Ashok Dalwai Committee: The protracted effort to increase farmer incomes continues

By Aasha Eapen

In last year’s Union Budget, the government made a bold claim to double farmer incomes by 2022. To ensure this, it appointed an eight-member inter-ministerial committee, headed by Mr Ashok Dalwai, a senior Indian Administrative Services (IAS) officer. The committee was charged with the task of formulating reforms in the agricultural sector and map out a clear transition of farm policies from being production-oriented to becoming income-oriented.

Last year, the committee released a draft report which suggested that:

  • Agricultural marketing should be moved to the Concurrent list. It is currently in the State List, and the shift would enable both the state and central governments to effectively manage demand and supply levels throughout the country. It focussed on the need for both the Centre and the States, constituting special purpose vehicles, to own and operate the National Agriculture Market.

Further, the committee also demanded greater participation from the private sector in agri-marketing and logistics. States are tasked with creating better physical infrastructure, improving awareness programs and changing the regulations that enable local monopolies to benefit at the expense of farmers.

FPOs and VPOs

Another recommendation, as per the draft report, was to increase the number of Farmer Producer and Village Producer Organisations (FPOs and VPOs). A Farmer Producer Organisation is a type of partnership between private limited companies and cooperative societies. It seeks to bring together farmers to increase their bargaining power, is owned by shareholder farmers and administered by professional managers. Each FPO/VPO can cover 1000 farmers and/or 1000 hectares of land under its operation. This could be an important move because FPOs and VPOs play a vital role in integrating small and marginal farmers.

Currently, the Agricultural Produce Market Committee (APMC) operates the primary markets. The State governments have been asked to convert these markets into independent markets. The rest of the needs will be met by promoting private markets under the proposed Agricultural Produce and Livestock Marketing, (Promotion and Facilitation) Act, 2017 (APLM). States can make this operational as soon as the Union Agriculture Ministry releases its model APLM rules. Given that small and marginal farmers could benefit from this model-marketing system only if they had the withholding capacity, the report also suggested offering pledge finance on post-harvest produce as collateral.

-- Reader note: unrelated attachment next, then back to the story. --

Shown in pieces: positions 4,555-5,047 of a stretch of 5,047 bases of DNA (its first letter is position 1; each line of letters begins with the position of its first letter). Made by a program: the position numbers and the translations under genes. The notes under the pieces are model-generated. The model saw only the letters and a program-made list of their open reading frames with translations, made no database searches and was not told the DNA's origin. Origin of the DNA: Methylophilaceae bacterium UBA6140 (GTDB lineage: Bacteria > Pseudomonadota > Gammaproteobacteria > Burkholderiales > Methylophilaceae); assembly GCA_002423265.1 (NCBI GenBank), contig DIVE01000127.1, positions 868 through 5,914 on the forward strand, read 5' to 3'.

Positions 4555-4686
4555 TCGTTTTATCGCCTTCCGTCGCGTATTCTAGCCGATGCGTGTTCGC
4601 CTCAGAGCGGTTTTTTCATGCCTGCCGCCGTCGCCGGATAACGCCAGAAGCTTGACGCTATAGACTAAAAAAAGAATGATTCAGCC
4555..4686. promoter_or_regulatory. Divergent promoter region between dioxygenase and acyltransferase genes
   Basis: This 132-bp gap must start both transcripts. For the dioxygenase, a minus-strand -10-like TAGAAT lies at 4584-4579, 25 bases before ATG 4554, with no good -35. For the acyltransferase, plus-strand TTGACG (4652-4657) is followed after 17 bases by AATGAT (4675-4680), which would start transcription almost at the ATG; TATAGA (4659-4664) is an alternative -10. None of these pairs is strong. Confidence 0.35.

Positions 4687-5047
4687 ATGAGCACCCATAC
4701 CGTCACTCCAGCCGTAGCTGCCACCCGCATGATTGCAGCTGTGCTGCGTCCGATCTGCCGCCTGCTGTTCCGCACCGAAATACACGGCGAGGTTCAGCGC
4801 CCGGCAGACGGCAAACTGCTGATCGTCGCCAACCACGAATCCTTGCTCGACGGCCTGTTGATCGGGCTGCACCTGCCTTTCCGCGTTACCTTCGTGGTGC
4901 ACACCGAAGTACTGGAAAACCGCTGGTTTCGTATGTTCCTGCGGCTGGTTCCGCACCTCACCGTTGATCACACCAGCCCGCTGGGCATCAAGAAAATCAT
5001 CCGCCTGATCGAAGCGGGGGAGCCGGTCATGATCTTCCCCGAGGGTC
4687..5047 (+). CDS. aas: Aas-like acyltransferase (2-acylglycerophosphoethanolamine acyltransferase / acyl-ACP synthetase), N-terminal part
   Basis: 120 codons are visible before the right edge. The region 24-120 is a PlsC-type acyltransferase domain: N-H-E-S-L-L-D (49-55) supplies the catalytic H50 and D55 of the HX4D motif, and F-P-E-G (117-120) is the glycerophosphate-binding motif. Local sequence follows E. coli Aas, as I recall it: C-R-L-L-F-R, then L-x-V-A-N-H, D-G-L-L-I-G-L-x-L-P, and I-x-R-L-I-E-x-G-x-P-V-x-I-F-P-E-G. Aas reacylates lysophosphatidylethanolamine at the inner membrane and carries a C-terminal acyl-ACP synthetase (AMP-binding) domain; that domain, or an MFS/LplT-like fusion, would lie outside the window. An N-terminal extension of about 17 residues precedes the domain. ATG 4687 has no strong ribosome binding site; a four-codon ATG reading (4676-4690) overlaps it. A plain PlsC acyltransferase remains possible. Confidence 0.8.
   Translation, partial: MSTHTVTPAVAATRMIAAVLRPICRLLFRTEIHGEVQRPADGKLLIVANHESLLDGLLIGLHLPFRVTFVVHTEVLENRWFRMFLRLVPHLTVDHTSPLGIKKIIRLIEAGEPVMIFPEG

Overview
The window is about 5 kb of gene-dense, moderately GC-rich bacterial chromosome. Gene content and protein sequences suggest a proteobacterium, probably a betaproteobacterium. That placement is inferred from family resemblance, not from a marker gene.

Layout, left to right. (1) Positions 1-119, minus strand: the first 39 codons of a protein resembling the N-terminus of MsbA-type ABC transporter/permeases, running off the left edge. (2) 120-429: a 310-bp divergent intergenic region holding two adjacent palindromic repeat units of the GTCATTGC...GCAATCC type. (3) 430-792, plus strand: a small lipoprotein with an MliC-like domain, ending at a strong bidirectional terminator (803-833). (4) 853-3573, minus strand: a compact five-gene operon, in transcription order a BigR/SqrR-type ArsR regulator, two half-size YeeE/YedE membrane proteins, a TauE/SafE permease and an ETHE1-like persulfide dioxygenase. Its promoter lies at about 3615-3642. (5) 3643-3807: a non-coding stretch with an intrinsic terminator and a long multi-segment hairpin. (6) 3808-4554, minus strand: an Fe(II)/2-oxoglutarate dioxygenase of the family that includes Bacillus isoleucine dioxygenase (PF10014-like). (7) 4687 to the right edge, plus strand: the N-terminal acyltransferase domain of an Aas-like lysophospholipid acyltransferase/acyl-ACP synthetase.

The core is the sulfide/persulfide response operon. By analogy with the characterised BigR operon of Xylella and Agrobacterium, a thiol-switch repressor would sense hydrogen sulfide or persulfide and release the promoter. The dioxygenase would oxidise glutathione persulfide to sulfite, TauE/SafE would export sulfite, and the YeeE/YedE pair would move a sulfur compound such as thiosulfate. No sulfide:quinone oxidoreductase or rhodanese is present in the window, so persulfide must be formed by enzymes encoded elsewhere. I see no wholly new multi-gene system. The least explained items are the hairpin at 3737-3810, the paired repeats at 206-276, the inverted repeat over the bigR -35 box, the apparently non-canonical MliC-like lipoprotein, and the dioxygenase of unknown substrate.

In 2017, the agriculture sector received a 2.38 percent share in the Union Budget. This year, its share dropped to a paltry 2.36 percent. This, however, was not the case for the department of animal husbandry, dairy and fisheries, which saw a slight increase in their budget allocation from Rs 2921 crores to Rs 3580 crore. Given the fact that more than half of the population is employed in these sectors, the allocated amount should also be proportionate to this. The number of funds should, ideally, rise in tandem with agricultural productivity. Increasing productivity levels would raise its contribution to the Gross Domestic Product (GDP) as well.

The elephant in the room

The government’s plan to double farmers’ incomes by 2022 is certainly ambitious. Yet, the important hurdle that needs to be crossed before achieving this milestone is reducing the incidents of farmer suicides and stabilising their flow of income. As per the National Crime Records Bureau’s (NCRB) 49th Annual Report on Accidental Death and Suicides in India (2015), the number of farmers who committed suicide rose by more than 41 percent in 2015, as compared to in 2014. Maharashtra, Karnataka, Telangana, Madhya Pradesh, Chhattisgarh, Andhra Pradesh and Tamil Nadu bag the top spots, accounting for 87.5 percent of the country’s farmer suicides.